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Waldron Watch: Bring on the tight ends

NFL: Seattle Seahawks at Minnesota Vikings Brace Hemmelgarn-USA TODAY Sports

The Seattle Seahawks are doing a lot of things this year that we haven’t seen them do for essentially an entire decade, and almost none of these things are good. Losing streaks, juggling quarterbacks due to injury, losing veterans to the cliff that appears to have swallowed up Carlos Dunlap and Duane Brown while faintly beckoning to even the seemingly immortal Bobby Wagner. However, even in the toughest of times, some moments of optimism may shine through. One particular instance of positivity has arrived in the form of a free agent who decided to call Seattle his home in 2021, as well as the rejuvenated health of a player who is in the midst of his fourth season as a Seahawk.

Of course I am referring to Seattle’s talented duo of tight ends. Free agent acquisition Gerald Everett has pretty clearly made an emphatic case for Seattle’s best offseason pickup, and while Will Dissly hasn’t reached the Icarian heights that he approached in his first and second season, he is settling nicely into his role on this team. I’m going to keep Waldron Watch short this week, as I have little desire to wax misanthropic while Seattle’s offense waxes myopic. So without further adieu, let us turn our heads to the wonderful work of Parker Lewes, who breaks down Gerald Everett and Will Dissly’s performance over the previous two weeks.

During these last two weeks, Gerald Everett has caught 11 of 12 targets — including 8 for 8 against Green Bay — for a total of 100 yards on the dot. While he hasn’t found the End Zone since Week 1, he continues to provide stability and represents one of the more significant changes that I have seen the Seahawks make to their offense under Waldron; look at the first play in the montage above for an example of this. Everett motions from the right side of the line to behind the formation and runs a swing route towards the left sideline out of 11-personell. Easy completions that allow Gerald the space to utilize his impressive physical and athletic tools can be money for a squad with an ailing quarterback (or any squad for that matter). Similarly, while Will Dissly is operating with a small volume, his three catches over the last two weeks have netted him 38 yards and two first downs. Even second year player Colby Parkinson got to see some action, although he has yet to make a significant impact in his young career thus far.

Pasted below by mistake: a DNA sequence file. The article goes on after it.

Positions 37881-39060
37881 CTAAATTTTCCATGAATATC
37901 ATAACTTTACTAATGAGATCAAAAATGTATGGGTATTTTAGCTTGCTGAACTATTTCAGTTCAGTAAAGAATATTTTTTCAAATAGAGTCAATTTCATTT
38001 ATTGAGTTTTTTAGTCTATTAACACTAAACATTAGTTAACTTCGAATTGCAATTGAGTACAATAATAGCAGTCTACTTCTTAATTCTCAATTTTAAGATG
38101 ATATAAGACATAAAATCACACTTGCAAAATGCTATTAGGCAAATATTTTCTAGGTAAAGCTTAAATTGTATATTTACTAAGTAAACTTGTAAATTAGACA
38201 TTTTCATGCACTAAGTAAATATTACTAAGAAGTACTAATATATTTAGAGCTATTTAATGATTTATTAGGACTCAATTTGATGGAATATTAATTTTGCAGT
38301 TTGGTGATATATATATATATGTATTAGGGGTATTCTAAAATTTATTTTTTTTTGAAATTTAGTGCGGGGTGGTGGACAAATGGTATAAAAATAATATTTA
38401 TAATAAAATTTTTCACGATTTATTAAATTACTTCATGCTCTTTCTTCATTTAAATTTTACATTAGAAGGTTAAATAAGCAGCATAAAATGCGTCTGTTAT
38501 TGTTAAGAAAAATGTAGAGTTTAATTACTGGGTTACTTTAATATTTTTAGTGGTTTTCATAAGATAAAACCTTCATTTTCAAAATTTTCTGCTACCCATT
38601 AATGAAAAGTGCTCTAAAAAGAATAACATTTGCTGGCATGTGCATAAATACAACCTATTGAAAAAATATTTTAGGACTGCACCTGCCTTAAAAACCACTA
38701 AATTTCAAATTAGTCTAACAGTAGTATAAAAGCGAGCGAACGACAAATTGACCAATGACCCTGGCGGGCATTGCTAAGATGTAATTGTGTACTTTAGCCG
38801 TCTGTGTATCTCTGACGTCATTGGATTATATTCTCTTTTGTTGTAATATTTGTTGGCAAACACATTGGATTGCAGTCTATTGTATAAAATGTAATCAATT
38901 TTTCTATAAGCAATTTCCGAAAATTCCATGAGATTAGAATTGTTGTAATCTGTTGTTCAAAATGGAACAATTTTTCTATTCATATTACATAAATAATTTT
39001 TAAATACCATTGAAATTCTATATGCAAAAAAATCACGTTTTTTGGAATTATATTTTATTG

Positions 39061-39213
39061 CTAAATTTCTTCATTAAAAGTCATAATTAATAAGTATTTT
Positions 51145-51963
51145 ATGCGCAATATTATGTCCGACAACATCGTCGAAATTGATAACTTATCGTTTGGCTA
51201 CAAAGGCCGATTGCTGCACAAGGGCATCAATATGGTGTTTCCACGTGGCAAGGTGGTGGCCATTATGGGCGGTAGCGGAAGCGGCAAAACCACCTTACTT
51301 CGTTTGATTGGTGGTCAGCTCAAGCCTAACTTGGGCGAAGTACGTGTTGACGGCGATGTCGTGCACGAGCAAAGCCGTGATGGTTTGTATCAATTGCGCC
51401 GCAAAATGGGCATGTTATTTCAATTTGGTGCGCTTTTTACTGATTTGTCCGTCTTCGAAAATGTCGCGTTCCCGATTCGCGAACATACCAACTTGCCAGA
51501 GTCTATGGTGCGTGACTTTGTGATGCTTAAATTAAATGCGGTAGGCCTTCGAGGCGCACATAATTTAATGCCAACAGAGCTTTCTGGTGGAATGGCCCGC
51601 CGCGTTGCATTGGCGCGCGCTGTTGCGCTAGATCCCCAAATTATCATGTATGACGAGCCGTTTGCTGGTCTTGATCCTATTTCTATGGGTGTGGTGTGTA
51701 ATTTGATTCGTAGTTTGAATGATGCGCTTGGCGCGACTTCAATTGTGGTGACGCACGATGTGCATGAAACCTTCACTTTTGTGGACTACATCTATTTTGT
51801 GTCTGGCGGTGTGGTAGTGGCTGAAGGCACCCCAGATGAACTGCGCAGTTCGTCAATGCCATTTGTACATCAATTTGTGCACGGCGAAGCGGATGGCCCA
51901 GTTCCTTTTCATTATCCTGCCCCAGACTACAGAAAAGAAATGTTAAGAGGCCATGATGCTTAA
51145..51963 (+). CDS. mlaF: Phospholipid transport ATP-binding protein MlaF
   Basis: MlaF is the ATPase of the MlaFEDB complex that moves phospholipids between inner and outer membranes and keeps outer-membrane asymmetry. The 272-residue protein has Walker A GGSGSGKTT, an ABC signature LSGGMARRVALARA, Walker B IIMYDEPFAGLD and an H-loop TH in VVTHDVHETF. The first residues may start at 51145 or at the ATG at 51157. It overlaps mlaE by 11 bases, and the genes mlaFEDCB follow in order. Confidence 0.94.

Here is where it gets really telling: in the last two weeks, Russell Wilson has managed to throw for 17 first downs. Of these, 8 have gone to either Gerald Everett or Will Dissly, who have 6 and 2, respectively. Having accounted for nearly half of the passing plays that have resulted in moving the chains seems to be a relatively clear indication to me that whatever this team is doing when they target their tight ends is working... so maybe they should try to do more of it.

The moral of this story is that the Seahawks aren’t utilizing the talents of their talented tight ends on a consistent enough basis, but they are largely successful when they do. And in a season that is shaping up like this one, that could make all the difference. Somehow, incredibly, Seattle is still in reasonable contention for a Wild Card spot right now.

If they want to lay claim to that spot and make a late season run, they are going to need to find some consistency on the offensive side of the ball, to say the least. While they have more than a few leaky holes to patch, they can start bailing some water out of this sinking ship by looking to the leadership of their veteran tight ends. And if nothing else, we will at least get to have the opportunity to see Uncle Will bust out that patented stiff arm a few more times if all goes right.